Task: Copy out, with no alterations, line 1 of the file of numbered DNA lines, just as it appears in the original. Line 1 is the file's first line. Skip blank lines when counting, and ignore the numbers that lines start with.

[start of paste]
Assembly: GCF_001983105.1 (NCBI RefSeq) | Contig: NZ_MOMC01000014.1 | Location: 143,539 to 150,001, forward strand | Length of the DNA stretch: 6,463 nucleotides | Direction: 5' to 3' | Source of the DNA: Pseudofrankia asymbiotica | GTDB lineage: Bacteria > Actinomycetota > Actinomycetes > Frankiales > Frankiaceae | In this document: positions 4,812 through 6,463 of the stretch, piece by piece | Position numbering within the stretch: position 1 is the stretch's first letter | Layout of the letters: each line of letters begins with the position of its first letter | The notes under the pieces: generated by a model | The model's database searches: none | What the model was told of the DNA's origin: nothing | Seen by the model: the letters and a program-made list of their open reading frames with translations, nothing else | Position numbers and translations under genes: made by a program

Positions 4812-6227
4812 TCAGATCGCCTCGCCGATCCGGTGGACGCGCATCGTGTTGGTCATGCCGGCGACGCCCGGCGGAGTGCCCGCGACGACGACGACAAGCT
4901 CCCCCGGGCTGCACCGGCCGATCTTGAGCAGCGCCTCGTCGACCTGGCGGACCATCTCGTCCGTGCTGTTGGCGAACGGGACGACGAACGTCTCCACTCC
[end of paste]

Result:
Assembly: GCF_001983105.1 (NCBI RefSeq) | Contig: NZ_MOMC01000014.1 | Location: 143,539 to 150,001, forward strand | Length of the DNA stretch: 6,463 nucleotides | Direction: 5' to 3' | Source of the DNA: Pseudofrankia asymbiotica | GTDB lineage: Bacteria > Actinomycetota > Actinomycetes > Frankiales > Frankiaceae | In this document: positions 4,812 through 6,463 of the stretch, piece by piece | Position numbering within the stretch: position 1 is the stretch's first letter | Layout of the letters: each line of letters begins with the position of its first letter | The notes under the pieces: generated by a model | The model's database searches: none | What the model was told of the DNA's origin: nothing | Seen by the model: the letters and a program-made list of their open reading frames with translations, nothing else | Position numbers and translations under genes: made by a program